After this they demanded’ a certain book made from the court rolls’ so they could burn it because it contained evidence that’ almost all the houses of Barnet were held by the rolls’. The abbot prevaricated’, promising it within three weeks, and thus saved the book for posterity.

The revolt was over in London by 15 June, but total suppression further afield took longer.

On 28 June royal commissioners arrived in St Albans, but there was still some resistance: ‘300 bowmen from the surrounding villages, especially from Barnet and Berkhamsted’ gathered in arms to continue to assert their demands.

On 15 July king Richard II arrived in St Albans and annulled all the abbot’s enforced concessions, and on 20 July received oaths of fealty from all the inhabitants of Hertfordshire.

The defeat of the Revolt was far from the end of resistance to the power of the Abbey locally. The abbot’s tenants had concentrated on specific grievances, but since these were suppressed, not addressed, tensions soon began to rebuild. Illegal land transfers continued, and in 1417 there was another violent revolt; royal justices eventually had to be sent to intervene, because ‘the bondmen and tenants in bondage of the abbot of St Albans at Chipping Barnet have leagued together to refuse their due customs and services’.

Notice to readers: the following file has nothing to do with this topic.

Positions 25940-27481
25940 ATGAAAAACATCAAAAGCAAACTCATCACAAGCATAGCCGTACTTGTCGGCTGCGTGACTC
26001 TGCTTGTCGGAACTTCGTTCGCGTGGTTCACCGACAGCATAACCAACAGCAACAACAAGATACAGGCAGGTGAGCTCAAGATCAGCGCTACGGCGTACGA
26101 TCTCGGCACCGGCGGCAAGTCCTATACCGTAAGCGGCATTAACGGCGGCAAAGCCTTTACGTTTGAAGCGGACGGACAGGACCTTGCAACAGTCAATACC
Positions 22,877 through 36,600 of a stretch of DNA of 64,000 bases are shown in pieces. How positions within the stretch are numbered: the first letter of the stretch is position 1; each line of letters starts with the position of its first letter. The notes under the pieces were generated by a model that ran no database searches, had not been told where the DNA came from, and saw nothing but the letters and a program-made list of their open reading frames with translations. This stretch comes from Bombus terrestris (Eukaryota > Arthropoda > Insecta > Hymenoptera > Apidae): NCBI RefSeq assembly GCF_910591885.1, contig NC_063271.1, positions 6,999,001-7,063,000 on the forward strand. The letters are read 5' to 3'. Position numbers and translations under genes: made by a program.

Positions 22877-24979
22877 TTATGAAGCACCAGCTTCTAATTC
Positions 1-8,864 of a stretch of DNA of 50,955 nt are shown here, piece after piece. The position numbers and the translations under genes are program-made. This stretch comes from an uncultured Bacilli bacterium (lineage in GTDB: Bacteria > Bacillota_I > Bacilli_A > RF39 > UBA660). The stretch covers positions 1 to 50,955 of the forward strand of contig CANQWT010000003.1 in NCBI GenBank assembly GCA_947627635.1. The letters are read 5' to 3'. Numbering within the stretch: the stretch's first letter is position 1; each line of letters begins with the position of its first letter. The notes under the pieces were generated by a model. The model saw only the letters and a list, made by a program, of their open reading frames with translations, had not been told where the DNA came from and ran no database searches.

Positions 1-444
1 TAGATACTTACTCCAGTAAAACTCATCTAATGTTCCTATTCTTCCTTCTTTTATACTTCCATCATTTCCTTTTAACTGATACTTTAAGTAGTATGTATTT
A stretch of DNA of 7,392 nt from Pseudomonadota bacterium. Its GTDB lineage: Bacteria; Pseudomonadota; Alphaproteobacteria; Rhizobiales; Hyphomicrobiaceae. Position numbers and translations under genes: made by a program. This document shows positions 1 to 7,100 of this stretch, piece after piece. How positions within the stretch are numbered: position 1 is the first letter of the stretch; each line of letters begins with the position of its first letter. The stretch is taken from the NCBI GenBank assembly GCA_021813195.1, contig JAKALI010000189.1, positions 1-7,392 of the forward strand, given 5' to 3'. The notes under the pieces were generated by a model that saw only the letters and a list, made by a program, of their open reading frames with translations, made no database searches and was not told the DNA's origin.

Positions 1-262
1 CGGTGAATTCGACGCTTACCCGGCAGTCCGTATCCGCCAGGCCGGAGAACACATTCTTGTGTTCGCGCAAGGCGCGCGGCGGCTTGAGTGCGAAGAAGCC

Many of those involved in 1381 were not peasants at all, but men of substantial property. The Barnet rebels in 1417 included twelve freemen, among them a citizen of London. During the 15th century, serfdom and the associated services and indignities – which had provoked the fierce struggle between abbot and tenants at Barnet – was gradually phased out.

Today in London radical history, 1381: Essex and Kent rebels hold conference at Barking as Peasants’ Revolt gathers pace